Connection between the decades

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Re: Connection between the decades

Post  app_engine on Thu Dec 08, 2016 5:55 pm

kiru wrote:IR's WCM reactor went "critical" in my opinion with NEPV. I now call IR as IR 2.0. The string section these days is almost always multi-part. IR's music is so very distinct from the work of many of these new/current MDs mainly from the WCM/contrapuntal arrangements.

NEPV is IMHO more of a peculiar fusion of WCM + Jazz which is sort of "IR-only-possible" genre Smile 

Sure enough he had used symphony orchestra to create some superb WCM arrangements but the sum total is an IR-genre with a lot of Jazz "elements" thrown in. As people listening to IR for decades, this shouldn't surprise us as this had always been his forte - of marrying different genres seamlessly and producing something of his own. 

That second interlude of sAyndhu sAyndhu is an example of "IR-only-possible" genre Smile

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Re: Connection between the decades

Post  crimson king on Sun Dec 11, 2016 1:23 pm

app_engine wrote:
kiru wrote:IR's WCM reactor went "critical" in my opinion with NEPV. I now call IR as IR 2.0. The string section these days is almost always multi-part. IR's music is so very distinct from the work of many of these new/current MDs mainly from the WCM/contrapuntal arrangements.

NEPV is IMHO more of a peculiar fusion of WCM + Jazz which is sort of "IR-only-possible" genre Smile 

Sure enough he had used symphony orchestra to create some superb WCM arrangements but the sum total is an IR-genre with a lot of Jazz "elements" thrown in. As people listening to IR for decades, this shouldn't surprise us as this had always been his forte - of marrying different genres seamlessly and producing something of his own. 

That second interlude of sAyndhu sAyndhu is an example of "IR-only-possible" genre Smile

There's more jazz in Megha than NEPV, esp Kalvane.  The piano-guitar stuff on Sayndhu/Sattru Munbu is still more like rock.  Actually I think Niram Pirithu Paarthen, esp second interlude, was more advanced jazz than either NEPV or Megha.  That sounded like something Metheny or Bela Fleck might have done. Of course Mumbai Express.

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Re: Connection between the decades

Post  app_engine on Mon Dec 12, 2016 8:33 pm

Mostly digression but some connection to the thread's discussion also Embarassed 

Please read if you have time - skipping this post won't let you miss much related to the thread Smile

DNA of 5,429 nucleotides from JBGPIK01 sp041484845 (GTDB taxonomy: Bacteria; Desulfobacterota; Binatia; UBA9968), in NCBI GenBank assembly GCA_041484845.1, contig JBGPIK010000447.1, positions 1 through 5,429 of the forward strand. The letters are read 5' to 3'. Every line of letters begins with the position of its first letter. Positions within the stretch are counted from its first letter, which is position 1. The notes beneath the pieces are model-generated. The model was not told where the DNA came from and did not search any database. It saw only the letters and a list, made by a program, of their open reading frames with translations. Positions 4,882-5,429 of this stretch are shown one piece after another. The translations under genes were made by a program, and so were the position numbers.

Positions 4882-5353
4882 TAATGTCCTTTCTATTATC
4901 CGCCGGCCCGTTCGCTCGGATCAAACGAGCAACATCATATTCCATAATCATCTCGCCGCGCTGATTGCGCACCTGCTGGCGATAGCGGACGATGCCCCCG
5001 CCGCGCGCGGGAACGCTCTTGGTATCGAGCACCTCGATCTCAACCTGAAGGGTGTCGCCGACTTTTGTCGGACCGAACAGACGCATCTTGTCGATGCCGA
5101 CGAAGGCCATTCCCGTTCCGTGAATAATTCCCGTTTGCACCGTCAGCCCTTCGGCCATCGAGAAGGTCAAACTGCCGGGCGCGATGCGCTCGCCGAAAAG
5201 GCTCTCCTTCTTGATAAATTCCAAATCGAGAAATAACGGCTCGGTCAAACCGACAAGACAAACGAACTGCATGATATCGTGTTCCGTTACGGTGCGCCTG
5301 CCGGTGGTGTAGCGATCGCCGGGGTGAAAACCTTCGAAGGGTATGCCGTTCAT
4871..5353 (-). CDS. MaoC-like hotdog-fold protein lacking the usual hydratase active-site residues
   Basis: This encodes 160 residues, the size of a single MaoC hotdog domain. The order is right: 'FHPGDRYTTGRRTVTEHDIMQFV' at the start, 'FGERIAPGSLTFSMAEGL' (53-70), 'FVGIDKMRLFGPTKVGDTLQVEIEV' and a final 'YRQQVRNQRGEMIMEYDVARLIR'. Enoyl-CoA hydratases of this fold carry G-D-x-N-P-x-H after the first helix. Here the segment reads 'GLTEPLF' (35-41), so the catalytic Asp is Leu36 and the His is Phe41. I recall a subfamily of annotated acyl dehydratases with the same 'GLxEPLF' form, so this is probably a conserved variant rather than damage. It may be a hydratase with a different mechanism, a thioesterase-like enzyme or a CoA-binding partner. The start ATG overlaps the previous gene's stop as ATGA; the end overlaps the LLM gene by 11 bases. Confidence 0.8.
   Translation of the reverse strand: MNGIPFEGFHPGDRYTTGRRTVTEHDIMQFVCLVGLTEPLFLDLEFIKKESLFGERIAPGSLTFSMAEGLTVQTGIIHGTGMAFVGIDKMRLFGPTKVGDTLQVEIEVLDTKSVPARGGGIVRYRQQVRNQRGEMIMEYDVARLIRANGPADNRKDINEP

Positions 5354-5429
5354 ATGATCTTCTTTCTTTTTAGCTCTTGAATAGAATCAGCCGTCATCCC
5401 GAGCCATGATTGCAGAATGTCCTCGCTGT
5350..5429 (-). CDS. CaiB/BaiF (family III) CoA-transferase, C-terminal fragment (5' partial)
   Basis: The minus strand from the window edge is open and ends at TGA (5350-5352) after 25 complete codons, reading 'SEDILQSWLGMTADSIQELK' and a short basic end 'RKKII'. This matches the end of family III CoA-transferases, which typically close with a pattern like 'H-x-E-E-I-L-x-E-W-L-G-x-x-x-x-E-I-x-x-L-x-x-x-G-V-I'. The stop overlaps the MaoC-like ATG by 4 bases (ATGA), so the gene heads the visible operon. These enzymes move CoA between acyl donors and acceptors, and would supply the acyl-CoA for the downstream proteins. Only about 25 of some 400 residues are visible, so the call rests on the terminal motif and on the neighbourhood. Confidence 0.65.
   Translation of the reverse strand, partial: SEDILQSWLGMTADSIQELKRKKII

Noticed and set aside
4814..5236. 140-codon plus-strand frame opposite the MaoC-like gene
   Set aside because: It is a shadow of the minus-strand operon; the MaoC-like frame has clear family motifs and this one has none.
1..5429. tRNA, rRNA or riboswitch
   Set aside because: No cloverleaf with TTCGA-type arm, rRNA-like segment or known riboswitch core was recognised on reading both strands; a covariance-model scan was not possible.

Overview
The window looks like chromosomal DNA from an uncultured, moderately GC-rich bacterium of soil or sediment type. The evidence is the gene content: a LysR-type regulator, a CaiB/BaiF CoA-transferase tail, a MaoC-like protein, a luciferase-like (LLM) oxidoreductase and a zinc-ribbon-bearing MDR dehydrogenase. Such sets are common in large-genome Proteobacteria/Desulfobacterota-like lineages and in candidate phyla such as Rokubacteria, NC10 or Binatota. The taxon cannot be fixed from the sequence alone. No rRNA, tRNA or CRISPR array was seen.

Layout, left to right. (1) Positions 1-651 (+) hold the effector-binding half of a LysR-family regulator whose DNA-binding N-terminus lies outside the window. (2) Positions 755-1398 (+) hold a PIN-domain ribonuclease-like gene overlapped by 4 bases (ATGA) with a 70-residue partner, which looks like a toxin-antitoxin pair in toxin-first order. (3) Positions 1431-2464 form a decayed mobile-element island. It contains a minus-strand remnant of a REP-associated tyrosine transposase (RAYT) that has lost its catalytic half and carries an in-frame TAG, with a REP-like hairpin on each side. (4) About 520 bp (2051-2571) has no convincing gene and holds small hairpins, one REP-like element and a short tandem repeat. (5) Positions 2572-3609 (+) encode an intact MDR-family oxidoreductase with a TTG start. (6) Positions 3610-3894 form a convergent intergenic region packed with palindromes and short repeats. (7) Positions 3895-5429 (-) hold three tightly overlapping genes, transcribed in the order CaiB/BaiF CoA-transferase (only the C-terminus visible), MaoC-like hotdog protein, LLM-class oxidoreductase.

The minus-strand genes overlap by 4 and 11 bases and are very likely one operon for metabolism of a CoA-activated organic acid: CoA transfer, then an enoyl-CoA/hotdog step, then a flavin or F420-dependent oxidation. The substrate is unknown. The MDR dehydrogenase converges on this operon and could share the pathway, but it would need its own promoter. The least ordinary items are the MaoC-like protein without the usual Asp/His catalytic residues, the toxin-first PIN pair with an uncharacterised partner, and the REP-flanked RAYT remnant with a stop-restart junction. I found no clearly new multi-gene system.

Recently had a trip with a Punjabi-American couple in their 70's - family friends - the  white lady fell for the sardar when both did their masters in UofM in 1960's & both are living happily ever after. 

It was for a few days with a lot of drive - about 25+ hours on van - and more than half of that duration was with some kind of music playing.

While I tried to entertain them primarily with whatever music preferable to them, didn't miss the opportunity to intro our man Smile

Since they're mostly into Hindi songs, I pre-arranged to have a collection of IR's HFM on the van's hard drive. After telling them that the next will be from my personal HFM collection - but not typical "bollywood" but more south Indian. I told them these are by a composer from my state who is a maestro in WCM & ICM and entertained mainly south Indians with some 1000+ albums and did a few in Hindi too Wink

After the brief intro, played "mudhi mudhi" of pA (some superb sound quality version) and the lady got stunned! 

Please note - she had been listening to HFM from 60's, watched 100's of HF - even named one of their sons after a famous HF star! Now, after hearing that song, she made this exact remark : "I never knew that such JAZZ existed in Indian film music"
(Note - connection to this thread's discussion Laughing )

"gum sum gum" followed and the second interlude - as most of us are aware - is IR's fun time with Jazz - and it only increased her appreciation and she kept telling that "this is so different, very impressive" etc. 

BTW, she is a masterful artist herself (in painting) and her appreciation definitely made my day Smile Her Punjabi husband, OTOH, enjoyed "orE nAL unai nAn"  and such songs more (which are somewhat in line with the HFM melodic system) and was full of praises as well.

Well, after being offered with a variety of IR's HFM, TFM, TeFM and MFM for the next couple of hours, thanks to IR, their opinion about my musical taste had gone up leaps and bounds now Smile
(what an ulterior motive Laughing )

End of the trip, she wanted me to get a collection of Shreya G songs on CD - she didn't know the name before and was floored with her voice / singing. 
(punnamippoovai / jAnE do nA / AvaNiththumbi, among others)

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Re: Connection between the decades

Post  ravinat on Sun Dec 18, 2016 6:13 pm

The long slog for perfect voices

 Spanning the decades, he has fine-tuned his art of using voices to a level of sophistication, that no composer before or after him, so far, have got such mastery over its usage in both the Indian, classical as well as in a western harmony formats.  However, this journey had a simple beginning in the 70s and it matured in the 80s and fine-tuned in the 90s with his current form polished in the 21st century.


While this may sound a bit negative, one has to step back and view the process over the decades. Regardless of his genius, orchestration is not something that is part of the Indian psyche. As a country, where most native music played is very individualistic, playing together is something that is very recent, given the long history of Indian music.  Playing together with voices in an organized way, is even newer. While singing together has been part of the Indian musical tradition, following strict musical rules is not.  While it is easy to mature our traditional chorus, it is extremely hard to mature singing according to strict WCM musical rules.